some interesting reasons but none of them to do with classifying
them as

Nick Royall


Correct me if this summary of Nick’s posting is in error. Colour
variation in mineral-gems may be due to

(1) the geometry of crystallographic axes (perhaps C variations
would be an example); (2) chemical variations due to chemicals other
than those which define the mineral.

Under chemical variations there (a) elements and compounds (like Cr
in ruby or emerald) which impart colour and (b) ionic variations.

Variation in end-members IMO define a new mineral in a grouping as
in the feldspar grouping.

A standard field guide like the Audubon guide which I have here
glosses over the reasons for colour variations of most minerals
described but they are important as Nick illustrates in referring to
the cause of ruby and emerald colouration.

When the gem stone is a rock rather than mineral as is typical in
nephrite jade, Audubon gives a picture of nice, dark green jade rock
and then the associated text describes the mineral
actinolite-tremolite. But the colour variation may be even more
complex and varied because there could be scores of minerals in the
stone which give colour and pattern and Audubon is silent on this

What colour is pure actinolite-tremolite? Not rhetorical - does
anyone know? Has anyone seen pure or close to pure
actinolite-tremolite, eg in Smithsonian? I would guess at light green
or maybe even clear. But nephrite jade as a rock can be almost any
colour. In addition there are patterns as you can find in “marbled
jade” when included carbonates (of Ca and perhaps Mg) give a
"swirled" pattern.

As Elliot advised I had already sent samples to GIA and they are
good on identifying minerals but for more complex rocks like jade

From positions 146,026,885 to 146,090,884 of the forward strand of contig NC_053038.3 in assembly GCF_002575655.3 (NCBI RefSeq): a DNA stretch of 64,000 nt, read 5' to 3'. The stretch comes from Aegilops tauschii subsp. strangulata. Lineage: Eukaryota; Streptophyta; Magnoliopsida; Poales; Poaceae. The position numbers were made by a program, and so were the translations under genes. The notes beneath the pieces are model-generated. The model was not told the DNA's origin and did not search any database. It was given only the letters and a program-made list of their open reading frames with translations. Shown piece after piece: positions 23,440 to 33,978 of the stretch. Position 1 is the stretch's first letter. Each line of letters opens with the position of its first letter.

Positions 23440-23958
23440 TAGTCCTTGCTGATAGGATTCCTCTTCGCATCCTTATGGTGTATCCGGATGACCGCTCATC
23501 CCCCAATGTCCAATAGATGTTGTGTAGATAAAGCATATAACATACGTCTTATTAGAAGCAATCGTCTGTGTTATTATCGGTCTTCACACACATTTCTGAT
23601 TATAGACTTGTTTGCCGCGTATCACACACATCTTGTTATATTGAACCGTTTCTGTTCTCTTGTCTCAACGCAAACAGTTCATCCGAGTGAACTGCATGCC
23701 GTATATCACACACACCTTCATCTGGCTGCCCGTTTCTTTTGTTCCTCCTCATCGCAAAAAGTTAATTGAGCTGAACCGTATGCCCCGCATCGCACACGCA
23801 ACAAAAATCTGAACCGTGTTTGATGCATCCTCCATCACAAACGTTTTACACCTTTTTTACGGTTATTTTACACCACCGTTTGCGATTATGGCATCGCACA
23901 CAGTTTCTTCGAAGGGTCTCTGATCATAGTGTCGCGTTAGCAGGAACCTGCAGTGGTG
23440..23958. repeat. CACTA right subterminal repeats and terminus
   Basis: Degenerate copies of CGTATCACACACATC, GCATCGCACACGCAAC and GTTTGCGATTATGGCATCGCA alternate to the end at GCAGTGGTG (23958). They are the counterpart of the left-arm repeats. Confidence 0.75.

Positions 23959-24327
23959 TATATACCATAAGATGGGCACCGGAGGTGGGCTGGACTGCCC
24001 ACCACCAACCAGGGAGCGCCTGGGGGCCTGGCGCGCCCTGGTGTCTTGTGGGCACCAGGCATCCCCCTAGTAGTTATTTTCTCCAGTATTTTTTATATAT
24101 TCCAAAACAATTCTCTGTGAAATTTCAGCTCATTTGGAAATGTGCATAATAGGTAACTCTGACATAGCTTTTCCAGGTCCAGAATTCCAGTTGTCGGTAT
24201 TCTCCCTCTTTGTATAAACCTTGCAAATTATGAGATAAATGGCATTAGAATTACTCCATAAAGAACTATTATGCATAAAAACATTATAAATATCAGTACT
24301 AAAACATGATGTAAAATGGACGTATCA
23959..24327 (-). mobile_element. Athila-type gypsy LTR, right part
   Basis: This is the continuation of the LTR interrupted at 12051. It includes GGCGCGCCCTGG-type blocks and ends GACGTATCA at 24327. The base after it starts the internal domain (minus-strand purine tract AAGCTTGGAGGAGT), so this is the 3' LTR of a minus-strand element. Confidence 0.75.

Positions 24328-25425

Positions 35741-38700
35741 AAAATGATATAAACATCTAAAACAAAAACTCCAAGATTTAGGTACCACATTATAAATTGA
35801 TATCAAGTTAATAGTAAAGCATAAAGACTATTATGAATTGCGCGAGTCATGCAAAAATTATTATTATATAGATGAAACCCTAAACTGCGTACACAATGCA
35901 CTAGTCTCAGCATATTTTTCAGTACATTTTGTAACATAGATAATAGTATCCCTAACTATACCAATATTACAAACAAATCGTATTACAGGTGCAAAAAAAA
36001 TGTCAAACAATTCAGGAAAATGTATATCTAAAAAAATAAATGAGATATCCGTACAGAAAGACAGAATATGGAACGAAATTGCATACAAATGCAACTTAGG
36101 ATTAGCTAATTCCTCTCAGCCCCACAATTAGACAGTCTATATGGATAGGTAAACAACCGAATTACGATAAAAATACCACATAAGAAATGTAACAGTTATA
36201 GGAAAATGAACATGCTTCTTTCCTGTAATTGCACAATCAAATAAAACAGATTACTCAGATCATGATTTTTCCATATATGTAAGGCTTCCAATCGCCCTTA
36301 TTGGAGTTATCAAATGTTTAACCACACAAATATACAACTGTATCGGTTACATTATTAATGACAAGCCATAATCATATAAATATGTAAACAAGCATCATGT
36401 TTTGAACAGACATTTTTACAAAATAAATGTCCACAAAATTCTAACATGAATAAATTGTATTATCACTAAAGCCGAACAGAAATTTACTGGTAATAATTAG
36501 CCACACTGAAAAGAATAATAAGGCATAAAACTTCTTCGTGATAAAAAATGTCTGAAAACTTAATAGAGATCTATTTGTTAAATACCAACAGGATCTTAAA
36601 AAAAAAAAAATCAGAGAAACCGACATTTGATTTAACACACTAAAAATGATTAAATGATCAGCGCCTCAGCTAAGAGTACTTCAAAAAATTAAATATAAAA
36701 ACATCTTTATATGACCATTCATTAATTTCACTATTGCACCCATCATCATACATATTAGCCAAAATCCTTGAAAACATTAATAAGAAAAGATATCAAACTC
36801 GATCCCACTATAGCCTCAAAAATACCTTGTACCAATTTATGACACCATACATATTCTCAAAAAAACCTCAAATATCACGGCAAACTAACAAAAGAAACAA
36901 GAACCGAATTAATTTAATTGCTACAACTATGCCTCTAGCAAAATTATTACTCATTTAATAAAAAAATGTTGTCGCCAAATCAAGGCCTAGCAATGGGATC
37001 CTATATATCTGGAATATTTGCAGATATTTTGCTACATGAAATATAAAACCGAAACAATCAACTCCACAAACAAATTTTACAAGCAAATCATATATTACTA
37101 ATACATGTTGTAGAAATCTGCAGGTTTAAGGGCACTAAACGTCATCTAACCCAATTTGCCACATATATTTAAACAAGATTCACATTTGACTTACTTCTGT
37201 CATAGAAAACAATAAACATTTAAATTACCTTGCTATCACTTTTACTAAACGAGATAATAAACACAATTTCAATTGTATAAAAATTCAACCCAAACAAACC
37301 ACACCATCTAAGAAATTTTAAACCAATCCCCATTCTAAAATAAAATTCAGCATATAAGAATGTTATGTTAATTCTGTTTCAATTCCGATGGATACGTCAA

rock, they advise petrographic analysis. I found the petrographic
analyses combined with assays of elements to be most helpful. Making
the calculations from Jade West nephrite assays of elements proved
that it was far less than 10% pure actinolite-tremolite.

What then determines the resulting colour of the final carved jade
other than the polish or light reflection in thin carved sections?
IMO it is the mixture of the many other minerals for the most part
and not the actinolite-tremolite. The actinolite-tremolite probably
imparts strength (toughness) to the rock as rebar imparts strength to
mortar or alpha pins to fire brick even though the rebar/pins are a
small part of the mass. You can see the fibrous minerals, sometimes
matted, in the petrographic photos.

Thus when it comes to the three gemological criteria of aesthetics,
rarity and durability the durability of nephrite jade may be
determined mainly by the “rebar effect” of actinolite-tremolite and
the colour may be determined mainly by scores of minerals other than
actinolite-tremolite. The value added to aesthetics by a world-class
carver may multiply the raw stone value by hundreds when an artistic
rarity is created. How much is a Bill Reid (Haida - Queen Carlotte
Islands First Nation) carving in humble argillaceous stone worth
after it becomes a totem figurine or a finely carved jewelry box lid?
The same could be done here in nephrite. A Sto:lo (Fraser Valley
First Nation) ethnogeologist believes the Sto:lo worked both nephrite
and argillaceous stone in centuries past. It became a lost craft in
their culture.

Earlier an interest was expressed on Orchid re the Yang book with
its taxonomy of 44 jades. I located the book through a Chinese
translator and will post my findings when I get this file reader
working. Leaming seems to dismiss Yang since he says almost anything
can be called jade in a Chinese carving factory. But this may be a